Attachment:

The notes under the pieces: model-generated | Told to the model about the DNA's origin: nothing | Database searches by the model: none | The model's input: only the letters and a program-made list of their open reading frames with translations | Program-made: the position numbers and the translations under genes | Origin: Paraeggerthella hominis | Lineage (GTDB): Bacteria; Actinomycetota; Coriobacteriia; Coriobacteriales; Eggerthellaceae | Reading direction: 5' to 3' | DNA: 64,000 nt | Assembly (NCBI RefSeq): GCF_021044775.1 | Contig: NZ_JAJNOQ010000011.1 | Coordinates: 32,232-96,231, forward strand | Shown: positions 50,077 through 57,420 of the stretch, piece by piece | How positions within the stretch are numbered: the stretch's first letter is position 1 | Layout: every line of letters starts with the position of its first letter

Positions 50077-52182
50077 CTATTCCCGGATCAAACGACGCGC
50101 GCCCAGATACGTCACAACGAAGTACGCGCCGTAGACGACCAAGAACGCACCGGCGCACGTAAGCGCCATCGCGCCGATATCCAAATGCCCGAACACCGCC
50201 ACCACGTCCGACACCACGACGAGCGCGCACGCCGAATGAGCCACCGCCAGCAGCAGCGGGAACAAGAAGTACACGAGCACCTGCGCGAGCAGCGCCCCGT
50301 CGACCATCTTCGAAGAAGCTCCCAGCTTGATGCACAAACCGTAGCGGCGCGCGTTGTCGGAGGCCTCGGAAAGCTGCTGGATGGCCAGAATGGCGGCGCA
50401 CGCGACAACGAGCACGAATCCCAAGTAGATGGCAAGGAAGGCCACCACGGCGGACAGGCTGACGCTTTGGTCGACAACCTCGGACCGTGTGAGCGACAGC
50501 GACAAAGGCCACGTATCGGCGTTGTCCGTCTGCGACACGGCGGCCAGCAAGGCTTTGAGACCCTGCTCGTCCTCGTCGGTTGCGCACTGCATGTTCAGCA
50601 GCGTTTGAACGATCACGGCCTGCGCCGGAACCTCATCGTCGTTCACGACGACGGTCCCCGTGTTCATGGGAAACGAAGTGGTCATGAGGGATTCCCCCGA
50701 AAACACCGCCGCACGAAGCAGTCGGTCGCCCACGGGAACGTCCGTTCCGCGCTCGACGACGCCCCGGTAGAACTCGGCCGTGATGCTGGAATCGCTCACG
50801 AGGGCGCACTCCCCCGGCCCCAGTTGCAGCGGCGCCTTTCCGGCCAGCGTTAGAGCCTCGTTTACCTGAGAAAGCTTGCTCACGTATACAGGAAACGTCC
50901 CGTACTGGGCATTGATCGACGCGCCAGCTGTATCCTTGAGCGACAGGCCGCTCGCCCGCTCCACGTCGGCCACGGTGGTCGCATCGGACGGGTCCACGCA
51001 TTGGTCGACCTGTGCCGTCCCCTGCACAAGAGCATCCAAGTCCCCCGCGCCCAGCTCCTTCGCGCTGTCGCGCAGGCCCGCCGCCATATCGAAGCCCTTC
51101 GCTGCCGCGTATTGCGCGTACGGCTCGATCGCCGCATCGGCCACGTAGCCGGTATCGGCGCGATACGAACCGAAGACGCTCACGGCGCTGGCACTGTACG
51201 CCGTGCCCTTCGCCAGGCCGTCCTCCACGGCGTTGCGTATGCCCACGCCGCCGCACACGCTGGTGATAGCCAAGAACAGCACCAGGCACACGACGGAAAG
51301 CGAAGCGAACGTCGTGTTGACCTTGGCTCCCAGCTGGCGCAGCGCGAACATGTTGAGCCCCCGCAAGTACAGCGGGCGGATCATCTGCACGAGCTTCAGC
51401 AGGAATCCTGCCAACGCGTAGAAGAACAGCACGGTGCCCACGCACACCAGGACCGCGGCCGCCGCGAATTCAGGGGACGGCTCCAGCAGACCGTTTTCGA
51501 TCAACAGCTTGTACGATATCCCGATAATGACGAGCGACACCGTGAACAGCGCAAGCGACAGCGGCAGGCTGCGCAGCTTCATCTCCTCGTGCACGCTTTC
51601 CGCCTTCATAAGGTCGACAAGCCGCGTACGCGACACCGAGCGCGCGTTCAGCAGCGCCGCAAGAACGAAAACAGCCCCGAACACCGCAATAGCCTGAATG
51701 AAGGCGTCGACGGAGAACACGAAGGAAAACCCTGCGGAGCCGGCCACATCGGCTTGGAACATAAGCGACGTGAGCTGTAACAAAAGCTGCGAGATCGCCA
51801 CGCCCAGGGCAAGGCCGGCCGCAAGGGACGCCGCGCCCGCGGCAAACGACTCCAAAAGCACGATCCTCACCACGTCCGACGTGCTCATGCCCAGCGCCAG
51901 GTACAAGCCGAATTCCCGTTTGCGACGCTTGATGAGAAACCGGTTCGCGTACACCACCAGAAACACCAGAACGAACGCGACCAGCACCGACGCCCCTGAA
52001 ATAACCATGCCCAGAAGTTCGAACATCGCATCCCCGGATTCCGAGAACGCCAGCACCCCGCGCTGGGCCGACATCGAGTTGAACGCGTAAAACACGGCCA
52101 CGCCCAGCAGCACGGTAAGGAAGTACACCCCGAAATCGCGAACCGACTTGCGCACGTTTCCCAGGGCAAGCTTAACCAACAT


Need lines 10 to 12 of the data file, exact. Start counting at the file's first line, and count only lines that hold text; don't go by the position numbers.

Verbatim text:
50701 AAACACCGCCGCACGAAGCAGTCGGTCGCCCACGGGAACGTCCGTTCCGCGCTCGACGACGCCCCGGTAGAACTCGGCCGTGATGCTGGAATCGCTCACG
50801 AGGGCGCACTCCCCCGGCCCCAGTTGCAGCGGCGCCTTTCCGGCCAGCGTTAGAGCCTCGTTTACCTGAGAAAGCTTGCTCACGTATACAGGAAACGTCC
50901 CGTACTGGGCATTGATCGACGCGCCAGCTGTATCCTTGAGCGACAGGCCGCTCGCCCGCTCCACGTCGGCCACGGTGGTCGCATCGGACGGGTCCACGCA